Love can be hard to define. We know when we feel it. We also know the difference between platonic and romantic love, but often we aren't quite sure why it is that we fall in love. There are many theories about how love comes about. For instance, attachment theory explains that we fall in love with those whose attachment styles complement our own. By contrast, Imago theory explains that we fall in love with those who will help us to evolve and grow toward healing our childhood wounds. But one common factor to falling in love with someone is that, for whatever reason, we choose to reveal deeper parts of who we are with this person.
1. Self-disclosure and eye contact
Often, in the beginning of a relationship, we self-disclose for the purpose of getting to know someone, and to be seen by an other. Initially, it is fairly simple to disclose information about ourselves, because we are usually talking with a stranger about whom we hardly know. Divulging facts about ourselves such as where we grew up and what we enjoy doing seems easy because these are facts that most of our friends and acquaintances may know about us. As time progresses, we may feel that there is less to disclose to a partner, but often this is because the information becomes more personal, making us feel more vulnerable.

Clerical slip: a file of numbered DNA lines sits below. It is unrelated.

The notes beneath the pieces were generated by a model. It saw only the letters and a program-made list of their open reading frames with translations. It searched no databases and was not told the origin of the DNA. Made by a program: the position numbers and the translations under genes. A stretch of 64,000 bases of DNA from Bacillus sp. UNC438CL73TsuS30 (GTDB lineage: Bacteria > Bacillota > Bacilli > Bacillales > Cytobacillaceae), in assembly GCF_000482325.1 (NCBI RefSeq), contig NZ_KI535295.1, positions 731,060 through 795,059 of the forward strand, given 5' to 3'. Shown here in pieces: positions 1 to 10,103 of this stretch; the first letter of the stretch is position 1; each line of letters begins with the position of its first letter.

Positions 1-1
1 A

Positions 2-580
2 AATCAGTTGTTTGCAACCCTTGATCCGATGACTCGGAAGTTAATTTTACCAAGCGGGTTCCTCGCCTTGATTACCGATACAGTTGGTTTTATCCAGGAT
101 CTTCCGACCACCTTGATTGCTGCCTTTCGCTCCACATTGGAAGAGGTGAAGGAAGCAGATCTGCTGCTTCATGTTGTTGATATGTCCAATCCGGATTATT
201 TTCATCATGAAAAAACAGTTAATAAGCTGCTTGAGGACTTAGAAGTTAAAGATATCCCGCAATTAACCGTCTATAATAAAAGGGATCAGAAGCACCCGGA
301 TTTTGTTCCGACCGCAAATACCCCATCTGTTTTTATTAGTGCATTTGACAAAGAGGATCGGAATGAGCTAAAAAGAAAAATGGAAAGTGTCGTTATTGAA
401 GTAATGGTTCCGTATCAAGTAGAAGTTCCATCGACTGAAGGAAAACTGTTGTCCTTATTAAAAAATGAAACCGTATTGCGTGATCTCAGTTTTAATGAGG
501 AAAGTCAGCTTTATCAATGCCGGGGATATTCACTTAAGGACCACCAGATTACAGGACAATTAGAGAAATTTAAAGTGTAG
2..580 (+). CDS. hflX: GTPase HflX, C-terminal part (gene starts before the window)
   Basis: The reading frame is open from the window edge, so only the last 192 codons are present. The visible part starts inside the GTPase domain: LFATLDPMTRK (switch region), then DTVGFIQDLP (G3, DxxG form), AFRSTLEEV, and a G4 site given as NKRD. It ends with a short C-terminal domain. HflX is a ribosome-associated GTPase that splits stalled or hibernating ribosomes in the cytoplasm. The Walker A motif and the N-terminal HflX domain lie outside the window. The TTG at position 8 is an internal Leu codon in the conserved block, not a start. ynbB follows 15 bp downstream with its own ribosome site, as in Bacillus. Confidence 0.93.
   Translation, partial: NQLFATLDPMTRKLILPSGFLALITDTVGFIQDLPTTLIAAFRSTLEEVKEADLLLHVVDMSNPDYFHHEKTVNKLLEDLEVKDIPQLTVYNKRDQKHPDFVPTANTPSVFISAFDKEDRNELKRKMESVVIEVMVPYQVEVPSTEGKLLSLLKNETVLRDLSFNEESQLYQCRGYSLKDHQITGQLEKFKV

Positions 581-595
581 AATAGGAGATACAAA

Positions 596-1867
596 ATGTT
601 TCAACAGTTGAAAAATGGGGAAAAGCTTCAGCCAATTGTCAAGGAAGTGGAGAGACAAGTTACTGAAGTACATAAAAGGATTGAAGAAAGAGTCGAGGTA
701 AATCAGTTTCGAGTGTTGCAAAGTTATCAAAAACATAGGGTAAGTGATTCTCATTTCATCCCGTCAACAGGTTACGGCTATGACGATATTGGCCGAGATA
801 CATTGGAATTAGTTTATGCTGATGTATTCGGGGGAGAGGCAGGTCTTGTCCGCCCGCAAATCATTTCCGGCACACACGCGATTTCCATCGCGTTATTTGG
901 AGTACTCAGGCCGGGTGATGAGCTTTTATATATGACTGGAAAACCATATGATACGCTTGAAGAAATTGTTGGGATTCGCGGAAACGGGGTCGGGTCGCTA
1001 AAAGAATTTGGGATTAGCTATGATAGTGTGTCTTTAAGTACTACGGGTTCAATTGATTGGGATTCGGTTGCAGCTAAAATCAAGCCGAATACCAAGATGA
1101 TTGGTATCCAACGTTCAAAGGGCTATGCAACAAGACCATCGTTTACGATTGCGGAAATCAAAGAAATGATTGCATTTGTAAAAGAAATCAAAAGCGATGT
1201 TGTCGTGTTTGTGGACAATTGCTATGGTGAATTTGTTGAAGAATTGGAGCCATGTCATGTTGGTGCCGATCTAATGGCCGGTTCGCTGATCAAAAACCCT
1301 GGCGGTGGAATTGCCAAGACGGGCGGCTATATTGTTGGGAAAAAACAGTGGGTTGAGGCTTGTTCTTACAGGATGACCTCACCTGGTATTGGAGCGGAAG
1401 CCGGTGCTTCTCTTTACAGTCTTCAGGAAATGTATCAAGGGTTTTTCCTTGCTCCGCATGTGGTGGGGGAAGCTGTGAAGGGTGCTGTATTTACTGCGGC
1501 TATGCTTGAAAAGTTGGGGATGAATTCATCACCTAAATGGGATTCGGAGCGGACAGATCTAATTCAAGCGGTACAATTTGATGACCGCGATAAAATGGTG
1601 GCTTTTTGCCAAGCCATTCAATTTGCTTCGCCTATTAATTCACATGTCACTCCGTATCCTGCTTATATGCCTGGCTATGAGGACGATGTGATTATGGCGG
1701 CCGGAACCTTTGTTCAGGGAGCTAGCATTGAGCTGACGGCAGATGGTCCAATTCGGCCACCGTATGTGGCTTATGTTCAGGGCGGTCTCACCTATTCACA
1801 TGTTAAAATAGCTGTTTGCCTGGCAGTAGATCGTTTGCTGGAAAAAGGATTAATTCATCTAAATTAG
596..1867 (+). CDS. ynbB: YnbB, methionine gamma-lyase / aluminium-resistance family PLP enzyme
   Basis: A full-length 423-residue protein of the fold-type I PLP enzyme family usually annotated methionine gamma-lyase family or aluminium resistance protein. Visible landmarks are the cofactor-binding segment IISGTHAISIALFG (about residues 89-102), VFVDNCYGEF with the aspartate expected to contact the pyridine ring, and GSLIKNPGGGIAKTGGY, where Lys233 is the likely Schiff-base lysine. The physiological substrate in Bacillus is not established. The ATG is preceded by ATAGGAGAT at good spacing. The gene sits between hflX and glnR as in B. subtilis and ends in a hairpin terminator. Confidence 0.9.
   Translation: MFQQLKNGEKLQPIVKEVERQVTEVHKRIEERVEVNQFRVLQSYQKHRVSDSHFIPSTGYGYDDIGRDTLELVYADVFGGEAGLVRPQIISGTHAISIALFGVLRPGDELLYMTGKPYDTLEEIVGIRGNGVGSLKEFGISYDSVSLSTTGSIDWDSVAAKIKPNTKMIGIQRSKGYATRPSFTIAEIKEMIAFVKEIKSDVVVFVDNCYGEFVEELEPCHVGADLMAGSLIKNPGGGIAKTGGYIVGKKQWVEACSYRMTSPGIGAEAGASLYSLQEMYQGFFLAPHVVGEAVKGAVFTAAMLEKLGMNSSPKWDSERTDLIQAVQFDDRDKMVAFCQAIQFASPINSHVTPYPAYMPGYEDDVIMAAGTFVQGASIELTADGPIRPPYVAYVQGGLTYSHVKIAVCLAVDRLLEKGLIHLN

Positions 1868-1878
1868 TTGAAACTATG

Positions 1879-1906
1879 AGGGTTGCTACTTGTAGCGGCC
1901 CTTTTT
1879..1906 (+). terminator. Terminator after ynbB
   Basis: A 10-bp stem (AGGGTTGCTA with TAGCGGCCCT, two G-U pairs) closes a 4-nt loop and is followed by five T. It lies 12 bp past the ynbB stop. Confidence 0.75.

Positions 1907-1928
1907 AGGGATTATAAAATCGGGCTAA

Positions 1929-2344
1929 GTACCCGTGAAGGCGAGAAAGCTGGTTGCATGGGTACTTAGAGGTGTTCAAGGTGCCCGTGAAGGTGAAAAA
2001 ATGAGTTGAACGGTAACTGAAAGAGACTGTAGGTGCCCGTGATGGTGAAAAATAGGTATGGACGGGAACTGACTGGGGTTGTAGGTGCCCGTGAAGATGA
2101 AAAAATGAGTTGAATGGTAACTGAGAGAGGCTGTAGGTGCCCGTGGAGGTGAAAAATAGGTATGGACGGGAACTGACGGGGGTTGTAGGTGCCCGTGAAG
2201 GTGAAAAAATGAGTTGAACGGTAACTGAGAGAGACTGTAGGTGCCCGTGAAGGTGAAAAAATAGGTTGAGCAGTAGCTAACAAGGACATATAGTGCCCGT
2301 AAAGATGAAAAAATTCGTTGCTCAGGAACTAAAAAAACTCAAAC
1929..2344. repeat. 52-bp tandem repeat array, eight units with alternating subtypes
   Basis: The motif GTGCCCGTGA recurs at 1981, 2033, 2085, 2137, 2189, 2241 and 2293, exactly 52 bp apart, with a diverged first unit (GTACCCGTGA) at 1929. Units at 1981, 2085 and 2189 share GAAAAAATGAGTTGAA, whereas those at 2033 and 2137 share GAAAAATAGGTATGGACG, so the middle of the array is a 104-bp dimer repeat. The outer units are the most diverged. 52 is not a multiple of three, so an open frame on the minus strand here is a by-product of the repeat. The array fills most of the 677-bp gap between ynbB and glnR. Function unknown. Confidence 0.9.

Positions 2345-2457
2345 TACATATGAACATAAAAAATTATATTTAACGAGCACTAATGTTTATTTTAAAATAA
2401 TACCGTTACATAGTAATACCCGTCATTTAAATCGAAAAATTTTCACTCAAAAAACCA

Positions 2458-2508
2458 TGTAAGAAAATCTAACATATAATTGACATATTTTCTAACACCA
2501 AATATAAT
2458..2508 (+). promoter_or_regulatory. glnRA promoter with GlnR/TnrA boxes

In an experiment with strangers, Arthur Aron and his colleagues instructed participants to ask a set of questions to one another to test if self-disclosure could create an instant bond. This included questions such as: